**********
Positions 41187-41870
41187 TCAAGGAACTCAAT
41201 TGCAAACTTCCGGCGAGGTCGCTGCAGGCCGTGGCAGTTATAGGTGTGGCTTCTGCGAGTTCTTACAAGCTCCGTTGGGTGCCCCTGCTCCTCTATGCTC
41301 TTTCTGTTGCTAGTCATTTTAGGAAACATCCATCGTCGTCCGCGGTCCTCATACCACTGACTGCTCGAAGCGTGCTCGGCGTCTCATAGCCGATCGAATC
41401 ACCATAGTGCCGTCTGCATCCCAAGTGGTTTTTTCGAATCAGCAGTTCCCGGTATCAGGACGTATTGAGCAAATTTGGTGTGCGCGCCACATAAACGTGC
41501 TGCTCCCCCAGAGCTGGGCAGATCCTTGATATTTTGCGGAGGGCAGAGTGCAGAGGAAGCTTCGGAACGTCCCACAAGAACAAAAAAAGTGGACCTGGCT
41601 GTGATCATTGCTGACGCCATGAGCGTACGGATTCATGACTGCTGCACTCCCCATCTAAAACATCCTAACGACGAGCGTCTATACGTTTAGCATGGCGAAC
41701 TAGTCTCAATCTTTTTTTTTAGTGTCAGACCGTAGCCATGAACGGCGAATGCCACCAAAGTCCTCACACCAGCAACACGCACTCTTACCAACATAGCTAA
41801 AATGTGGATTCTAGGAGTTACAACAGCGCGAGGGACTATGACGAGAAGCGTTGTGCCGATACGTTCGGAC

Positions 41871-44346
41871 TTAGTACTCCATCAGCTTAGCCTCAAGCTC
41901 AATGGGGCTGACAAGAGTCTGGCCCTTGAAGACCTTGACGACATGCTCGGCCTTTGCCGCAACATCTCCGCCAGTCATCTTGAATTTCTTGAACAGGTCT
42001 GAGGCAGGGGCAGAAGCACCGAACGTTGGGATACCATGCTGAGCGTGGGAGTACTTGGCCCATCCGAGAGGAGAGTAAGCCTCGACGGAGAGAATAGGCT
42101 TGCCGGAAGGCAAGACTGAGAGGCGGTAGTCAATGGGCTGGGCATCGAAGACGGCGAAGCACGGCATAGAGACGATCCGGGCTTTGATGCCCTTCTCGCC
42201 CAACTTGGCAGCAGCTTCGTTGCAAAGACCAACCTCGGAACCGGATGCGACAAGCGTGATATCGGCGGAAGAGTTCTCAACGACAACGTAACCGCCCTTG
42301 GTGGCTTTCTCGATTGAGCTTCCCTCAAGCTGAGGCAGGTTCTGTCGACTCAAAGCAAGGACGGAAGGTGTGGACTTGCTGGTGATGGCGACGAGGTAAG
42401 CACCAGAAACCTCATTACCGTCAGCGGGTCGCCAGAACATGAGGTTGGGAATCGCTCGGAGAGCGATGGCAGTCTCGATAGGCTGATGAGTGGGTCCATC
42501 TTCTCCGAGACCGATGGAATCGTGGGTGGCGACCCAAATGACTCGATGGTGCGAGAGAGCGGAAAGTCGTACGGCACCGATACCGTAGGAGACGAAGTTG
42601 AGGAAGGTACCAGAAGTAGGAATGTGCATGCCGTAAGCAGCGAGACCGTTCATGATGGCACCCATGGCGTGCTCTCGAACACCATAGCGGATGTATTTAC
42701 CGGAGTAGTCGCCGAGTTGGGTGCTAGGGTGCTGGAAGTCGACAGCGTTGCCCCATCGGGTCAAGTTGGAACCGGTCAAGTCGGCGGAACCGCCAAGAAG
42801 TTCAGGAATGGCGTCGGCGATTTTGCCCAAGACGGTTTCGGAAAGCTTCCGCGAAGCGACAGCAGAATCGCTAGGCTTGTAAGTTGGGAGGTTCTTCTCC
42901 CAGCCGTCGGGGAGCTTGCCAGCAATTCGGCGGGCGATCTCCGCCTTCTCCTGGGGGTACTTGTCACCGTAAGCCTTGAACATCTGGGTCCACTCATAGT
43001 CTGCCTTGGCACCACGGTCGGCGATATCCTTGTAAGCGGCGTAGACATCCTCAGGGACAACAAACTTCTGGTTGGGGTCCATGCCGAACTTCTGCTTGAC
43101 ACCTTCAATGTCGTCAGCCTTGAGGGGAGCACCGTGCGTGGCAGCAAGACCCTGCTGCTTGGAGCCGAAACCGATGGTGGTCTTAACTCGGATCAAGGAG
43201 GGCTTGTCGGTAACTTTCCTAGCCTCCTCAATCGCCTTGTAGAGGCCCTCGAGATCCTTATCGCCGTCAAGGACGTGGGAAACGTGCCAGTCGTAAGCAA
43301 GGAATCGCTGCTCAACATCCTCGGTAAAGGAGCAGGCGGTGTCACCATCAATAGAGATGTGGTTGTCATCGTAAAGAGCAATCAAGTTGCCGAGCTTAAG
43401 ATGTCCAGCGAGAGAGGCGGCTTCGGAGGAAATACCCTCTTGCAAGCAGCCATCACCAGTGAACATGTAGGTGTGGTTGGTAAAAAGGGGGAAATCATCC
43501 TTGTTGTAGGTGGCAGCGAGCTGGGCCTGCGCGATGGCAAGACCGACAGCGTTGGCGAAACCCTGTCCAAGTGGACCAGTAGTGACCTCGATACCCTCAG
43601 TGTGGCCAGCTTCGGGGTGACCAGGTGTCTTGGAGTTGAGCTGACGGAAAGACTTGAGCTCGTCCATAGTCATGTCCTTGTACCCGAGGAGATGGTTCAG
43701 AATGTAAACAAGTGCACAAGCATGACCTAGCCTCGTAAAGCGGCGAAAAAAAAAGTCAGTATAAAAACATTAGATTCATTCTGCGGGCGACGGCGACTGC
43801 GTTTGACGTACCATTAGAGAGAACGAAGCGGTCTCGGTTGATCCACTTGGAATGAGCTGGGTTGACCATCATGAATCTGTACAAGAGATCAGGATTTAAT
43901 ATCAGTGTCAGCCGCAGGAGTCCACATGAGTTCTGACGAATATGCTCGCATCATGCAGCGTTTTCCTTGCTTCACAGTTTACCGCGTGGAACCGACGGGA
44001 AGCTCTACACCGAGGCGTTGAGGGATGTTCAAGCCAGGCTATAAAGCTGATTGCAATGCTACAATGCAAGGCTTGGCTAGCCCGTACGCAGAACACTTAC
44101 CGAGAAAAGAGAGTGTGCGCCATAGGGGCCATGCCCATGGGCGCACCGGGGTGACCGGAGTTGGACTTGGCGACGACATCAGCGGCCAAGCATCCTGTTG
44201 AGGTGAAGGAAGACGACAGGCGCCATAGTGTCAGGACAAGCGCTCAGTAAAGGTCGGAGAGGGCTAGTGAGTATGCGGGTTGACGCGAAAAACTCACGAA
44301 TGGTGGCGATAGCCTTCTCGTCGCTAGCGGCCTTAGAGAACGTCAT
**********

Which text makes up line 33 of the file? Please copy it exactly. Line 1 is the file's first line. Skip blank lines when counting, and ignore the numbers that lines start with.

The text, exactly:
44001 AGCTCTACACCGAGGCGTTGAGGGATGTTCAAGCCAGGCTATAAAGCTGATTGCAATGCTACAATGCAAGGCTTGGCTAGCCCGTACGCAGAACACTTAC